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The rise of the digital sector has presented unique challenges for Indian regulatory authorities, including the Competition Commission of India (CCI), thanks to significant differences in the way such markets operate compared to traditional markets. Further, several issues emerging from the growth of digital markets are being analysed by regulators in other countries simultaneously, resulting in a lack of guidance from other jurisdictions.

There is growing demand, worldwide and in India, to hold digital platforms responsible and accountable for adverse impacts caused by them. This is evidenced by recent investigations initiated by the CCI into the operations of digital platforms such as Google, WhatsApp, Apple, Zomato, Swiggy, etc.

A preliminary step involved in such probes is that of defining a ‘relevant market’ within which such digital platforms operate. The Competition Act of 2002 requires the CCI to define a ‘relevant market’ based on what is regarded as interchangeable or substitutable by a consumer (“Relevant Market Test"). The factors required for consideration by the CCI while defining a ‘relevant market’ include the physical characteristics or end use of goods, prices of goods or services, consumer preferences, regulatory trade barriers and local specification requirements, among others.

The CCI’s approach so far: Until 2016, while defining a ‘relevant market’ for e-commerce companies and marketplaces (such as Snapdeal, Ebay, Yepme, Cloudtail, etc), the CCI viewed online and offline segments as different channels of distribution and not different relevant markets. This was based on the CCI’s view that the two segments differ in terms of discounts and the shopping experience, and buyers would typically weigh both online and offline options before making purchase decisions. Further, if prices of the same product or service available online were to increase significantly, then the consumer was likely to buy the product or service from an offline channel, and vice versa.

In 2018, when examining a complaint filed against e-commerce companies that alleged ‘abuse of dominance’ by way of predatory pricing and preferential treatment to certain sellers, the CCI diverged from its initial view and recognized the possibility of a distinction between online and offline segments. In October 2019, it drew a defined distinction in its prima facie order initiating a probe against MakeMyTrip by defining the ‘relevant market’ in its case as “the market for online intermediation services for booking of hotels in India". This case is still under consideration.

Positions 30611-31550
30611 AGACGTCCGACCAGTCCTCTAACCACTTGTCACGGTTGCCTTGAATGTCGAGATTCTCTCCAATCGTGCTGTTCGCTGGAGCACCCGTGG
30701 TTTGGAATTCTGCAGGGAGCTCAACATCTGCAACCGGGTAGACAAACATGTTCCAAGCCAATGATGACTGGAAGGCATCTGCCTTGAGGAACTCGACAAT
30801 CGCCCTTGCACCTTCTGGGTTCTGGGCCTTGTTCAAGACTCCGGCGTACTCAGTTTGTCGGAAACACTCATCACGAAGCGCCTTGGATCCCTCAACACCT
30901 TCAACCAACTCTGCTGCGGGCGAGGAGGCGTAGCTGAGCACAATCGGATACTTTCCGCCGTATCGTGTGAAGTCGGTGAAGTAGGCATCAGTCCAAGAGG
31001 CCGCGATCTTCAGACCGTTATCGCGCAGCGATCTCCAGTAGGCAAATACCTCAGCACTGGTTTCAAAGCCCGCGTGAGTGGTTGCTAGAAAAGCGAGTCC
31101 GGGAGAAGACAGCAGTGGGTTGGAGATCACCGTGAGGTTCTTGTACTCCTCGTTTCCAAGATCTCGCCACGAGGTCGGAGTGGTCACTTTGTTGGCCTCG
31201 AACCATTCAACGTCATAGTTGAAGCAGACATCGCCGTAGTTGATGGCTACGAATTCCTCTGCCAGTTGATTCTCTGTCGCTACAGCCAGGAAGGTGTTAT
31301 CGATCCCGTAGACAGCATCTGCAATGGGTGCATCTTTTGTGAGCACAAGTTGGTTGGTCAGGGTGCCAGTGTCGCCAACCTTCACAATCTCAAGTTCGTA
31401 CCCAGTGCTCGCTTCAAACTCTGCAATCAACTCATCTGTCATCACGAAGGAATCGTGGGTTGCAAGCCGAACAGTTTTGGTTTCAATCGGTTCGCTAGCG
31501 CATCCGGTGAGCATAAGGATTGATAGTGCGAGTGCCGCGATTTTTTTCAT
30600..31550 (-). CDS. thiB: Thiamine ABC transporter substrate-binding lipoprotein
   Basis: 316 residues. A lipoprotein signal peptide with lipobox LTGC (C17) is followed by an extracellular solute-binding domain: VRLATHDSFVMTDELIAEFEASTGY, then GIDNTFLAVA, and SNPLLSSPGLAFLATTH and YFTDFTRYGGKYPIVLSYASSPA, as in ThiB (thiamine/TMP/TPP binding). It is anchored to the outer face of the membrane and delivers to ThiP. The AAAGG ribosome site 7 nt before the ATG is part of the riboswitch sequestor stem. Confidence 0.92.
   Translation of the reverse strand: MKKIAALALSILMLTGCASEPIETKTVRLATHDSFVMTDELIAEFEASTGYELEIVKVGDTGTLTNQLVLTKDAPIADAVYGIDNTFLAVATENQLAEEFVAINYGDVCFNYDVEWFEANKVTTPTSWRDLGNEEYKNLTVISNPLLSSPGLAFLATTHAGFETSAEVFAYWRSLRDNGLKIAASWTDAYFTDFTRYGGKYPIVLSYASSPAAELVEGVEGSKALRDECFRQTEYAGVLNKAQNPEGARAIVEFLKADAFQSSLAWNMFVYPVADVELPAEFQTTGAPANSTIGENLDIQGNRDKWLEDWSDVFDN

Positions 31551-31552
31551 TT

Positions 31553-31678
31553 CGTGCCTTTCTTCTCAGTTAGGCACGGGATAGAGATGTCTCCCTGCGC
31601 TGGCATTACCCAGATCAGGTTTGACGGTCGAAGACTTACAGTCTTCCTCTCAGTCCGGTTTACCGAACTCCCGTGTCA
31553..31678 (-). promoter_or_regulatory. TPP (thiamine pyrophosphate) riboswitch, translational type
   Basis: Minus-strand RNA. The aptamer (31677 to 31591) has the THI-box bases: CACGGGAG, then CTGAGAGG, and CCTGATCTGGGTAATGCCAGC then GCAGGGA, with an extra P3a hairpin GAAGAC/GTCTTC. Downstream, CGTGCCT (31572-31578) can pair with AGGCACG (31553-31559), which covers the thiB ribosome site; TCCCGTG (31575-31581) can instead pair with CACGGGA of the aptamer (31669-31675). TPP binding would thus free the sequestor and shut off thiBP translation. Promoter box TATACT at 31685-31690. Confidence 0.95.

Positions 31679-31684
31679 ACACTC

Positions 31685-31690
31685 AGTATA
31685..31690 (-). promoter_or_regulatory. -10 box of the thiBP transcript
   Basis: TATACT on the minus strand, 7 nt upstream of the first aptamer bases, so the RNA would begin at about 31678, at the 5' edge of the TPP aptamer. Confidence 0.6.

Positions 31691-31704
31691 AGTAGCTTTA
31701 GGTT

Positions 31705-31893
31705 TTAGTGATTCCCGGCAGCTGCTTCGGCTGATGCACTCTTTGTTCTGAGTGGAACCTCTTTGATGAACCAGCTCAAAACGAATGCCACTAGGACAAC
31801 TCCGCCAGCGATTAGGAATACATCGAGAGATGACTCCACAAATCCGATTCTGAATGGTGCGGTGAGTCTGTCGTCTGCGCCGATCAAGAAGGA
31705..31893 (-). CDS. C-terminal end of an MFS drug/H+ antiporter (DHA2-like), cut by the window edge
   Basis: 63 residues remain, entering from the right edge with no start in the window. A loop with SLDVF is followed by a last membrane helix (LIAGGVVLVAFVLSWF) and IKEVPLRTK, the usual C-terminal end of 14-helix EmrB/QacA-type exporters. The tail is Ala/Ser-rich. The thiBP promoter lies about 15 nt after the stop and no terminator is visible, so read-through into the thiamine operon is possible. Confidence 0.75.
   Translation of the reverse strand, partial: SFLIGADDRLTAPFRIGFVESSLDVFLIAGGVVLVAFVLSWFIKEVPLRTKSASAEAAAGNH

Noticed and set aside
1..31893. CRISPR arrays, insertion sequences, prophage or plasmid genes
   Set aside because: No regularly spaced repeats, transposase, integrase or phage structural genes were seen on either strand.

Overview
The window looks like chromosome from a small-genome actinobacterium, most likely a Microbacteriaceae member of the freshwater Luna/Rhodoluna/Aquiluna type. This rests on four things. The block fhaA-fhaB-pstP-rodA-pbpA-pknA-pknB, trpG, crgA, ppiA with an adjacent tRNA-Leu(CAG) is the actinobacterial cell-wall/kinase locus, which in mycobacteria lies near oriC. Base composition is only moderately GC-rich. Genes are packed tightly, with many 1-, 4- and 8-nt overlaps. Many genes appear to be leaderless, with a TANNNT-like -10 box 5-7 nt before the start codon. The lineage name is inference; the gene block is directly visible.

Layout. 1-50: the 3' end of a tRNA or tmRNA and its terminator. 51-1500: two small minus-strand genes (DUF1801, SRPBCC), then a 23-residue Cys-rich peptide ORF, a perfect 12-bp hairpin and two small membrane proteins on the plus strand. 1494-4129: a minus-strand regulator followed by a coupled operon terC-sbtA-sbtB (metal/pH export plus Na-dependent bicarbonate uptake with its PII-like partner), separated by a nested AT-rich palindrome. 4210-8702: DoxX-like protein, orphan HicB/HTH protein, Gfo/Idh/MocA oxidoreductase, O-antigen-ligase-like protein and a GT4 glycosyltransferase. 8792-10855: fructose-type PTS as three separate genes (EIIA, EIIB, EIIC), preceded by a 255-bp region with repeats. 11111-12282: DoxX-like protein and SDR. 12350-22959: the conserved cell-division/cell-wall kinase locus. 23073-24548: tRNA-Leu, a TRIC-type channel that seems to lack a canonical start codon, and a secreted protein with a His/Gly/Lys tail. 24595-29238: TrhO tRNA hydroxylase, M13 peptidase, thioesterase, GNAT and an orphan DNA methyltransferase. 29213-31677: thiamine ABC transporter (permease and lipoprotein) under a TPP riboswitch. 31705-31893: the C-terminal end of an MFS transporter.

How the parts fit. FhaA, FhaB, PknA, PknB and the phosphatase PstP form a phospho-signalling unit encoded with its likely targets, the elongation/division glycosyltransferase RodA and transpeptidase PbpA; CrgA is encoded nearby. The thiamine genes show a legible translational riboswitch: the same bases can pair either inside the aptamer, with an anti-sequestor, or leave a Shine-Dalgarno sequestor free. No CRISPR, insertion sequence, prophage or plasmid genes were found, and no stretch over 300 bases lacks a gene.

Following the MakeMyTrip case, the CCI has considered ‘relevant markets’ for certain online-only players in several cases related to digital markets. For instance, it has defined the relevant market for (a) Google as “the market for Online General Web Search Services in India and the market for Online Search Advertising Services in India", for (b) WhatsApp as “the market for Over-The-Top (OTT) messaging apps through smartphones in India" and for (c) Apple as “the market for app stores for iOS in India".

Subsequent orders of the CCI in cases where arguments were made that offline products or services could be substitutable with online products or services did not clearly apply the Relevant Market Test, and did not clarify whether all products and services that could be considered interchangeable by consumers were considered while arriving at a ‘relevant market’ definition.

The need of the hour: Given the pace at which the digital sector is expanding in India, and the emergence of several issues prompted by this growth, it is essential that the CCI carefully consider the question of ‘relevant market’, and more particularly, the question of whether the online and offline distribution segments of such a market are substitutable in each case and industry. Prima facie analysis of the ‘relevant market’ would result in a more efficient and streamlined process of investigation.

A ‘one-size-fits-all’ approach to this question will prove unsatisfactory, given the large variation in business models today and the significant number of businesses that have add-on ‘online’ delivery channels. Accordingly, the CCI should define a ‘relevant market’ in the digital sector by taking into consideration all substitutable and interchangeable products or services for each industry, including what’s available offline.

One way to address concerns in various quarters would be to conduct market surveys to explore consumer preferences, habits and dependence on digital platforms, on a case-to-case basis. While the CCI has undertaken a few market studies, it needs to reach out to consumers on a wider scale and not limit its analysis to secondary studies or surveys. Such an approach may seem rather costly and time-consuming. However, given the magnitude of consequences that could arise from the question of ‘relevant market’, each industry and sector must be given due consideration.

India’s digital sector needs proper market assessment and, in some cases, correction. For this, a consistent approach that’s inclusive of all stakeholders, including the consumer, would ensure that the country’s digital story does not face overregulation or other unwarranted hindrances.

In summary, it is imperative that the CCI’s approach in digital markets is well considered, consistent and proportionate, so that the digital sector gets space for growth while safeguarding the interests of competition and consumers.

Simran Dhir, Akshat Kulshrestha & Anuja Agrawal are, respectively, head and associates of the competition law practice at S&R

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